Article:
>The Books of the Old Testament

>The Bible is a collection of books. There are sixty-six books in the Bible: thirty-nine books in the Old Testament and twenty-seven in the New Testament. The word “Bible” comes from the Greek word biblia, a word which means “books.” The Greek word is plural, indicating that the Bible is a collection of books, written by several authors over a period of more than 1,000 years.

The Christian Bible is divided into two sections: the Old Testament and the New Testament. The word “Testament” comes from a Hebrew word, by the way of the Greek, which means “covenant.” The name “Old Testament” reflects the Christian belief that the promise of a new covenant in Jeremiah 31:31-34 was fulfilled in Jesus Christ. Many Christians prefer to call the Old Testament “Hebrew Bible” or “First Testament.”

In antiquity, the Jewish people called the whole collection known today as the Old Testament by the three divisions of which the Bible is composed. In the Prologue to the book of Sirach, they are called “the Law and the Prophets and the other books.” In the Gospel of Luke the books of the Old Testament are called “the law of Moses, the prophets, and the psalm” (Luke 24:44).

The Old Testament is a collection of thirty-nine books written in Hebrew and Aramaic. The whole Old Testament was written in Hebrew, with the exception of Daniel 2:4-7:28; Ezra 4:8-6:18; 7:12-26; and Jeremiah 10:11, which were written in Aramaic.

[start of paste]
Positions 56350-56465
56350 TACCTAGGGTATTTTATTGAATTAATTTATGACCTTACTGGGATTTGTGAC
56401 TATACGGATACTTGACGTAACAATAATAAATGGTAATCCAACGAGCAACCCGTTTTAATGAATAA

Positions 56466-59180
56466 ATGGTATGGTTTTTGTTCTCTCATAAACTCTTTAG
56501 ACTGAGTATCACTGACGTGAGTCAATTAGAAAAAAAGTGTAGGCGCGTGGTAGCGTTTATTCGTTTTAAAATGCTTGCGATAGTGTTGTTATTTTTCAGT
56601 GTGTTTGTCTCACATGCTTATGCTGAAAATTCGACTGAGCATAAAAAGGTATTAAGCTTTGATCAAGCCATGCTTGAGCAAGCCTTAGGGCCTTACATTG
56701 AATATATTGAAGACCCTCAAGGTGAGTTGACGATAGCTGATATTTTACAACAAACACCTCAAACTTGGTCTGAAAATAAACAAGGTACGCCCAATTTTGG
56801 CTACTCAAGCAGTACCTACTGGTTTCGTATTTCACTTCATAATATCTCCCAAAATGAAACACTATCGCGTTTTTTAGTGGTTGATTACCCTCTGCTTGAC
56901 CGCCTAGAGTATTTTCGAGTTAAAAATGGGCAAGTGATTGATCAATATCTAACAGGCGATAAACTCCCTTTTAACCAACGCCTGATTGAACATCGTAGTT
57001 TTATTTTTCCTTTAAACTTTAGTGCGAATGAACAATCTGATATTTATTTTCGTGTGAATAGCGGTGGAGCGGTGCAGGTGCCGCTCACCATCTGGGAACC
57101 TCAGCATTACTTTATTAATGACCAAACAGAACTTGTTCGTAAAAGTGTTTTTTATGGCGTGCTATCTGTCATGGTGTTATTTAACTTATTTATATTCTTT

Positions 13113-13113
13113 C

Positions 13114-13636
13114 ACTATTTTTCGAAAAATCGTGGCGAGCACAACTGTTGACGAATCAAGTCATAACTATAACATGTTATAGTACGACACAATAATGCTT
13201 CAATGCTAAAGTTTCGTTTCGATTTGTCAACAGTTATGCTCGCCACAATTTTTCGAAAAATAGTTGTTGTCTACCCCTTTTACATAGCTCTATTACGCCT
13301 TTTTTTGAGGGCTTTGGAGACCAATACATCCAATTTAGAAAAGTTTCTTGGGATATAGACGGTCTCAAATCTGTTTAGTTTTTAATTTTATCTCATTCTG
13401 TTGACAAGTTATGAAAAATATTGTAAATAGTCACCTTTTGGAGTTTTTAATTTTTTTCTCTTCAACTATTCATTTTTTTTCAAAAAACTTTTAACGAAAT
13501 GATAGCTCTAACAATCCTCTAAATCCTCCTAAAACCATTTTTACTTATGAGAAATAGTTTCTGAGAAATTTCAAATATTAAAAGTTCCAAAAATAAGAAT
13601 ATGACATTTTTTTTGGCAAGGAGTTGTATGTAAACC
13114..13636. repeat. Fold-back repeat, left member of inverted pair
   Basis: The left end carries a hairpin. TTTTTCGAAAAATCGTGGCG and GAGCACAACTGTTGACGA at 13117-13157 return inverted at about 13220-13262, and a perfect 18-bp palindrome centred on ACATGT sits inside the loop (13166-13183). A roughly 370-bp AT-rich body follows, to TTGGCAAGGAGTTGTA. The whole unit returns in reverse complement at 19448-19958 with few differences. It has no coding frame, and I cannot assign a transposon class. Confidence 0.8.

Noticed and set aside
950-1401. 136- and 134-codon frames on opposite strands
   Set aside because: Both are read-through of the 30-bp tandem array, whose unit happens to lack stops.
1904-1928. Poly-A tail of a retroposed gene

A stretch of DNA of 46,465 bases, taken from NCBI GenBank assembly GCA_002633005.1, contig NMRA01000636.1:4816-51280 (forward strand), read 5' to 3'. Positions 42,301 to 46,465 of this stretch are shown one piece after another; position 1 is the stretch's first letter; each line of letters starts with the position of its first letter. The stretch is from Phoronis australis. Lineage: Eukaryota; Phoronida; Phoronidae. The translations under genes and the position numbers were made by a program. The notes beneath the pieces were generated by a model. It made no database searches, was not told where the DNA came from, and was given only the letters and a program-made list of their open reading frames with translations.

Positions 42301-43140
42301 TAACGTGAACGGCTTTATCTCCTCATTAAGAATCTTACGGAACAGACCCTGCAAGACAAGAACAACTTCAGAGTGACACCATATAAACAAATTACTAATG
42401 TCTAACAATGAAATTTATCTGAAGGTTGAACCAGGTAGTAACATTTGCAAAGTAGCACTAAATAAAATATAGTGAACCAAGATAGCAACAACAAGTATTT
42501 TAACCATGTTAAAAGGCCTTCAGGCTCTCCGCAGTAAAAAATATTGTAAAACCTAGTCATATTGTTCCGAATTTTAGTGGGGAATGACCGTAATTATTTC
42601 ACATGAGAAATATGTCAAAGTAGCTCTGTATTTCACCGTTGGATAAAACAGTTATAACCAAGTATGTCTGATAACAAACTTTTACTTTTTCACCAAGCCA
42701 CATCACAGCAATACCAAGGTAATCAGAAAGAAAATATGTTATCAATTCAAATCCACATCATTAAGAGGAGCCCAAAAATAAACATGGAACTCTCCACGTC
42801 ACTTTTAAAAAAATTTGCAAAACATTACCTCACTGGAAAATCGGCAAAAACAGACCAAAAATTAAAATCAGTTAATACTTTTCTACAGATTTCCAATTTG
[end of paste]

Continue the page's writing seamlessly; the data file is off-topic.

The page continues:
The apocryphal books which were included in the Alexandrian canon and eventually became part of the Septuagint, the Greek translation of the Old Testament, were the work of the post-exilic community and they were never recognized as sacred scriptures by the Jewish community. Many of the apocryphal books were written in Greek.

The Jewish people today call their scripture Tanak or Hebrew Bible. The word Tanak comes from an acronym made up of the initial consonants of the three major parts of the Hebrew Bible: Torah (Law), Nebiim (Prophets) and Kethubim (Writings).

The order and division of the books of the Old Testament are different in the Hebrew Bible and in the English Bible.

English Bible

The Old Testament in the English Protestant Bibles contains 39 books and is divided into four sections:

Pentateuch: 5 books